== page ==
Labor & Employment Law Daily Courts, not arbitrators, must determine availability of class arbitration as gateway issue
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Thursday, July 25, 2019

Courts, not arbitrators, must determine availability of class arbitration as gateway issue

By Wayne D. Garris Jr., J.D.

Class arbitration is a gateway issue to be decided by courts, and an arbitrator cannot decide on class arbitration unless the controlling arbitration agreement clearly states otherwise.

Agreeing with its sister circuits, the Fifth Circuit held in a matter of first impression that class arbitration is a gateway issue that must be decided by the courts, not by an arbitrator, unless the arbitration agreement contains “clear and unmistakable” language to the contrary. Finding no such language here, the court reversed and remanded one lower court decision, and vacated and remanded another, in a ruling on consolidated appeals (20/20 Communications, Inc. v. Crawford, July 22, 2019, Ho, J.).

Arbitration agreement dispute. 20/20 Communications, a national direct-sales and marketing company, requires its field sales managers to sign an arbitration agreement that includes a class arbitration prohibition. Several field service managers filed individual arbitration claims against 20/20 and later amended them to assert identical class claims. 20/20 sought a declaration in federal district court that the court must decide on class arbitration and that its arbitration agreement bars the employees from proceeding as a class. That court dismissed the complaint, holding that the arbitration agreement authorized the arbitrator to determine class arbitrability.

Separately, some of the employees asked their individual arbitrators to issue clause construction awards holding that the class arbitration bar is unenforceable under the NLRA. After one of the arbitrators concluded that the class arbitration bar is prohibited by the NLRA, 20/20 moved to vacate the arbitrator’s clause construction award. A federal district court rejected 20/20’s request.

After 20/20 appealed both federal district court rulings, the Fifth Circuit consolidated the appeals.

Class arbitration is a gateway issue. The court began by discussing gateway issues in arbitration, such as contract formation, and how these matters are typically decided by courts absent “clear and unmistakable language” vesting this authority in an arbitrator. The court noted that the Fourth, Sixth, Seventh, Eighth, Ninth, and Eleventh Circuits had previously concluded that class arbitrability is a gateway issue for courts, not arbitrators. Agreeing with the other circuits, the Fifth Circuit concluded that class arbitration substantially changes the nature of an arbitration, and thus it is an issue of arbitrability. Specifically, class arbitration jeopardizes some of the perceived benefits of arbitration—cost, efficiency, and privacy, because of the due process requirements to notify unnamed class members and allow them an opportunity to be heard.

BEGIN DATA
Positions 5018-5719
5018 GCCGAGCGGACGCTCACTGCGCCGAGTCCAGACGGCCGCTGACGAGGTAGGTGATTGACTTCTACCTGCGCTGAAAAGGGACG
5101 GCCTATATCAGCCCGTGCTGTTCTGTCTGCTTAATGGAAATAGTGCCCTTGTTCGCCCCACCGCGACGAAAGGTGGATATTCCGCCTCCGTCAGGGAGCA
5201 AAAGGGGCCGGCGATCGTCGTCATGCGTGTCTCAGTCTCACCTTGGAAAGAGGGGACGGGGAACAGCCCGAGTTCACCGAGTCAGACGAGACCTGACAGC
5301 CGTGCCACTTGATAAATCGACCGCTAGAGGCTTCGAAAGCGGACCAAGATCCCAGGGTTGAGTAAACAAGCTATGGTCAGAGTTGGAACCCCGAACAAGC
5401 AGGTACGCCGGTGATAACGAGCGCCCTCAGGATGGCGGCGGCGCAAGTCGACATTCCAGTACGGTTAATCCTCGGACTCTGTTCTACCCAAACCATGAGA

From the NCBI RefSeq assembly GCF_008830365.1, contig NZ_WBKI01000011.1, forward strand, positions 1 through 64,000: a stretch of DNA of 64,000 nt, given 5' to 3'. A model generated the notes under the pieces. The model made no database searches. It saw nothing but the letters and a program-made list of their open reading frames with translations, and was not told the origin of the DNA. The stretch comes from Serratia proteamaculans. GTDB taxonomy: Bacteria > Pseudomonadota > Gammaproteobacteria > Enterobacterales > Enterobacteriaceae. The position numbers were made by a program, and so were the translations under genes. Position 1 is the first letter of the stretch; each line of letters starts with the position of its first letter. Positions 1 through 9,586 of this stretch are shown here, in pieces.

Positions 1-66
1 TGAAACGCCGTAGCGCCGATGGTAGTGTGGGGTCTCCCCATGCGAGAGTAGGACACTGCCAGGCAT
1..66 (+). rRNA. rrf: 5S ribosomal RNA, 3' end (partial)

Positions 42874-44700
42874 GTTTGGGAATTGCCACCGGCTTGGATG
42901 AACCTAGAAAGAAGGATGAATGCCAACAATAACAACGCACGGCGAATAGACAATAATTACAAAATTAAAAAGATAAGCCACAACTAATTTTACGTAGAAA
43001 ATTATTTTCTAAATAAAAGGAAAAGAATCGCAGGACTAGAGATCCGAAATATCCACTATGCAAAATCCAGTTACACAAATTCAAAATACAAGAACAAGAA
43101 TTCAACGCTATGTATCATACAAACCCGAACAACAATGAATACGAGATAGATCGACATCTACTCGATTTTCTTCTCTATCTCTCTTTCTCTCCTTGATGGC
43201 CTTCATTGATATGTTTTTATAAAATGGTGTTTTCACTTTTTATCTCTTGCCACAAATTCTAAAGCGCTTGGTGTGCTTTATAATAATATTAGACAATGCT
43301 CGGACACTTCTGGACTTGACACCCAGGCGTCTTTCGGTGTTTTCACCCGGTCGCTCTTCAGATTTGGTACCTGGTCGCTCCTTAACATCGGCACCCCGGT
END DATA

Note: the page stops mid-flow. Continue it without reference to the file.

20/20’s arbitration agreement. The court then addressed whether the arbitration agreement at issue in this case “clearly and unmistakably” allowed the arbitrator to decide whether the employees could proceed as a class. In addition to the class arbitration bar, the agreements stated “[t]his means that an arbitrator will hear only individual claims and does not have the authority to fashion a proceeding as a class or collective action or to award relief to a group of employees in one proceeding.” The court found that this statement clearly prohibited arbitrators from determining the availability of class arbitration.

General authority not enough. The employees argued that several provisions in the agreement that grant general powers to the arbitrator vest the arbitrator with the power to decide on class arbitration. Specifically, the parties agreed that the arbitrator would resolve disputes over the meaning of the agreement; that the American Arbitration Association rules, which state that the arbitrator resolves issues of arbitrability, would govern the agreement; and that all disputes between the parties would be resolved by final and binding arbitration.

The court rejected this argument. First, the court found that none of these general clauses contained “clear and unmistakable” language granting the arbitrator authority to determine class arbitration. Second, the court cited to an established principle of contract interpretation that specific provisions control general provisions. Relying on this principle, the court noted that the arbitration agreement contained specific language barring an arbitrator from arbitrating disputes as a class or collective action. The provisions cited by the employees do not contain specific language to the contrary. The court remanded both lower court decision for proceedings

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